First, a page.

naloxone chocoholics

Naloxone Reduces Cravings?

Naloxone to control cravings for chocolate?

What’s so bad about being a chocoholic? Plenty, says Adam Drewnowski, who is hunting for a drug to battle those cravings.

Chocolate is the food most desired by women who binge eat, because of a brain chemical that gives them physical pleasure from the sweet indulgence, says the University of Michigan nutritionist. So he and other scientists are pursuing drugs to block that brain chemical.

“It’s possible that we may be able to control the onset of binges,” Drewnowski said.

Women who binge most desire foods high in fat and sugar – chocolate is the No. 1 urge – while men crave foods high in fat and salt, surveys show.

The brain naturally produces opiates, drug-like chemicals that cause pleasure sensations and are linked to addictions. Animal studies show that these chemicals could be a trigger for sweet, fatty cravings. And consuming such foods made the brain produce even more of the chemicals, as shown in studies of rats given chocolate milk.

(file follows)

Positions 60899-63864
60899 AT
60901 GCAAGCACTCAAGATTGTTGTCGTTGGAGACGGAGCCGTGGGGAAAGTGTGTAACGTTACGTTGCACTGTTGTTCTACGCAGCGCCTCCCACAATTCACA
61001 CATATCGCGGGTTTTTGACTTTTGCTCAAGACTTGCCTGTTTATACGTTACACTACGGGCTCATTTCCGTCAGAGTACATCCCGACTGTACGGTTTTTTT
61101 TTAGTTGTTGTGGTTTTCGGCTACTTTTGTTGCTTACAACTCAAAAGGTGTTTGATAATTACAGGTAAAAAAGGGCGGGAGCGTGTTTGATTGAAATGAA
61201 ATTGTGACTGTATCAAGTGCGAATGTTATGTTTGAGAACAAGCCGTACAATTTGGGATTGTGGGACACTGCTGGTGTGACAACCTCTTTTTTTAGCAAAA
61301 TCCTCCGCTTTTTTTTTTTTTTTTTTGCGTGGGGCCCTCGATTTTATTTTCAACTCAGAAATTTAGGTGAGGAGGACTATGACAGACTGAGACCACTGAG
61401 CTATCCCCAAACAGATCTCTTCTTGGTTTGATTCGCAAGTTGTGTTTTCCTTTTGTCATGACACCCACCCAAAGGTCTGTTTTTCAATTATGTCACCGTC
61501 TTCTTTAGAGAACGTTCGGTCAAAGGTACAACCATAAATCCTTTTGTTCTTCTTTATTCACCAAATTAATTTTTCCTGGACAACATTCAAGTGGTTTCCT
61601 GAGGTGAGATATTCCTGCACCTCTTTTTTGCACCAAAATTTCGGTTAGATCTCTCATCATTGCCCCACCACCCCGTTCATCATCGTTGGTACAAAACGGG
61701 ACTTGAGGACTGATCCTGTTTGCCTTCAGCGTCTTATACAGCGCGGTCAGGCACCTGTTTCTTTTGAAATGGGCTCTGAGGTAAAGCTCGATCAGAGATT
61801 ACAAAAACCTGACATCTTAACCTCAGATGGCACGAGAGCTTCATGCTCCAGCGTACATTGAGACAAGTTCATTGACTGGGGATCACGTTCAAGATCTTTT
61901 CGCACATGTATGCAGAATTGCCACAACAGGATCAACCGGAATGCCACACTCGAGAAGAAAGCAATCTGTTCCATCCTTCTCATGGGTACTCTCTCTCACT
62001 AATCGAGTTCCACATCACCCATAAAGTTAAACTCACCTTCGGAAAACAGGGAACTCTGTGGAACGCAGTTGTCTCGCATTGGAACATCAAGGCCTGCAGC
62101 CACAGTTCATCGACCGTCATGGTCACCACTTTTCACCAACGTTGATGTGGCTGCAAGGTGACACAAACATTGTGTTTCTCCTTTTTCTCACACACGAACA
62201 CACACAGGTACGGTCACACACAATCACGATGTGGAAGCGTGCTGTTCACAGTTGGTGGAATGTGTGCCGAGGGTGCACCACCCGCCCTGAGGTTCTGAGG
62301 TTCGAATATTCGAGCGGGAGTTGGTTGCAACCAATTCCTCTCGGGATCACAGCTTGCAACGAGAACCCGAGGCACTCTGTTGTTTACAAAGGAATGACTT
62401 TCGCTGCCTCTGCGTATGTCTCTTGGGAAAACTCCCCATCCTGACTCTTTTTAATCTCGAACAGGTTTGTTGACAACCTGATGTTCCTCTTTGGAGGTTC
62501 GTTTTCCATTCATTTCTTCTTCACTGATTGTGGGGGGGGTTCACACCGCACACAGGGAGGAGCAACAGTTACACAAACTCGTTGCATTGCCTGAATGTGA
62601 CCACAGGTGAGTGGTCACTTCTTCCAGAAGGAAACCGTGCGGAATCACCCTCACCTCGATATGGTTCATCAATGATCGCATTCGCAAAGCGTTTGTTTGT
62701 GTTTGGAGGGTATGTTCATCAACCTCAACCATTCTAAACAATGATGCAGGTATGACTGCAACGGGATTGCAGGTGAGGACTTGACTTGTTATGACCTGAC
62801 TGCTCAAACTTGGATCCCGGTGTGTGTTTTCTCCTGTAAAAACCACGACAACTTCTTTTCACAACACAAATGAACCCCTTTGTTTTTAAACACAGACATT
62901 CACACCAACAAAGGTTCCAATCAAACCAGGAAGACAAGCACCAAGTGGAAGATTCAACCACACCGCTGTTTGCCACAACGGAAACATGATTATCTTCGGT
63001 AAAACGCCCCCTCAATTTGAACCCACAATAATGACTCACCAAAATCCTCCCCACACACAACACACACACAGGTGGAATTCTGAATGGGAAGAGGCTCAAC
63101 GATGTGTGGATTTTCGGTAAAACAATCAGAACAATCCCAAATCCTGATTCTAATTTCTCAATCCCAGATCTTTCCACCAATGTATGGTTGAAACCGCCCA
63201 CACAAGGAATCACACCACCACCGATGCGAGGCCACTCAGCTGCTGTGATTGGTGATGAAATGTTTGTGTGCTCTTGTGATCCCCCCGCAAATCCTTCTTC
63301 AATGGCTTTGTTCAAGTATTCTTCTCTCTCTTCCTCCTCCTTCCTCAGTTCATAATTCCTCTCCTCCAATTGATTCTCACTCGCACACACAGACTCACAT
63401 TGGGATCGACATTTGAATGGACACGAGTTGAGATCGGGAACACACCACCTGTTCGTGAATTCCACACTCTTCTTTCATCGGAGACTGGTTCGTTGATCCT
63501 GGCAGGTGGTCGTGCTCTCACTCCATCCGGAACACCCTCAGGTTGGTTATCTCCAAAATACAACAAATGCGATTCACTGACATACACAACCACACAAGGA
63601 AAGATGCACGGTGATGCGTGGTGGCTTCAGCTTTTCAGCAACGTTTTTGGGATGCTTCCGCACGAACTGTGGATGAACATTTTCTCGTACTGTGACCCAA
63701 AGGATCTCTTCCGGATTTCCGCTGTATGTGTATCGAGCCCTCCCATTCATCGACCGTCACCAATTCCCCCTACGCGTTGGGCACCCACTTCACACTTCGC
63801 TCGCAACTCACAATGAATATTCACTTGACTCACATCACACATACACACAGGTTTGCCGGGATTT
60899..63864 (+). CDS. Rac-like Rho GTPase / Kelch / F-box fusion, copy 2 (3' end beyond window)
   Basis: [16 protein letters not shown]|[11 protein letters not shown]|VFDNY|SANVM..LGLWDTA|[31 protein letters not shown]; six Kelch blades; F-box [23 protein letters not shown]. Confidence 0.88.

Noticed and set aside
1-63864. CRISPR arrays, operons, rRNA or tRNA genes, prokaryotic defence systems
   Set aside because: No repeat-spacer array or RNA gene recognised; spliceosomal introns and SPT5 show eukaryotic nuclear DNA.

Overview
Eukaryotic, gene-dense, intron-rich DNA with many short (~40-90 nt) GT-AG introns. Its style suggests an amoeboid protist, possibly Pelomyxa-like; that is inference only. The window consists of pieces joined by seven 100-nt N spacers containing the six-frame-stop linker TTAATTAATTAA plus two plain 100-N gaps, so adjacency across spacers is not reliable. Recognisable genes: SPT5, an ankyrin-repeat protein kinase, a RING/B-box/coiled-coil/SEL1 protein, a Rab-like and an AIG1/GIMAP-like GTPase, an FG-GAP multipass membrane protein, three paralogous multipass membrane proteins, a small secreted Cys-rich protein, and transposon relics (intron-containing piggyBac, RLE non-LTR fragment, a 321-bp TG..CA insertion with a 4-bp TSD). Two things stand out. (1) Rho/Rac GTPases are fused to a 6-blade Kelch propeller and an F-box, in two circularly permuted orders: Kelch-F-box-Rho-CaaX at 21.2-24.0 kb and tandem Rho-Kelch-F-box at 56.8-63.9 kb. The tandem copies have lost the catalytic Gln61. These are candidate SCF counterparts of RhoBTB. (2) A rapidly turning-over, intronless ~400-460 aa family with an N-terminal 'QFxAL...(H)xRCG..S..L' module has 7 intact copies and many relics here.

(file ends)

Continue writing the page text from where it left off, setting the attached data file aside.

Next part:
When the brain’s normal opiate production was blocked, rats chose their normal feed over previously tempting sweets.

Drewnowski tested the theory on 41 women, bingers and normal eaters. They were offered their favorite foods, from pretzels and jelly beans to chocolate chip cookies and chocolate ice cream. Half received injections of naloxone, a drug used to treat heroin overdoses because it blocks brain opiate receptors. The rest got a placebo of salt water.

Naloxone made bingers eat notably less – 160 fewer calories per meal, Drewlowski reported in the American Journal of Clinical Nutrition. Their chocolate consumption dropped in favor of lower-fat foods like popcorn. When asked to rate their favorite foods again, chocolate dropped.

Non-bingers, however, weren’t affected. Naloxone is available only intravenously, which makes it impractical for chronic bingers. Drewnowski is searching for an easier-to-take drug.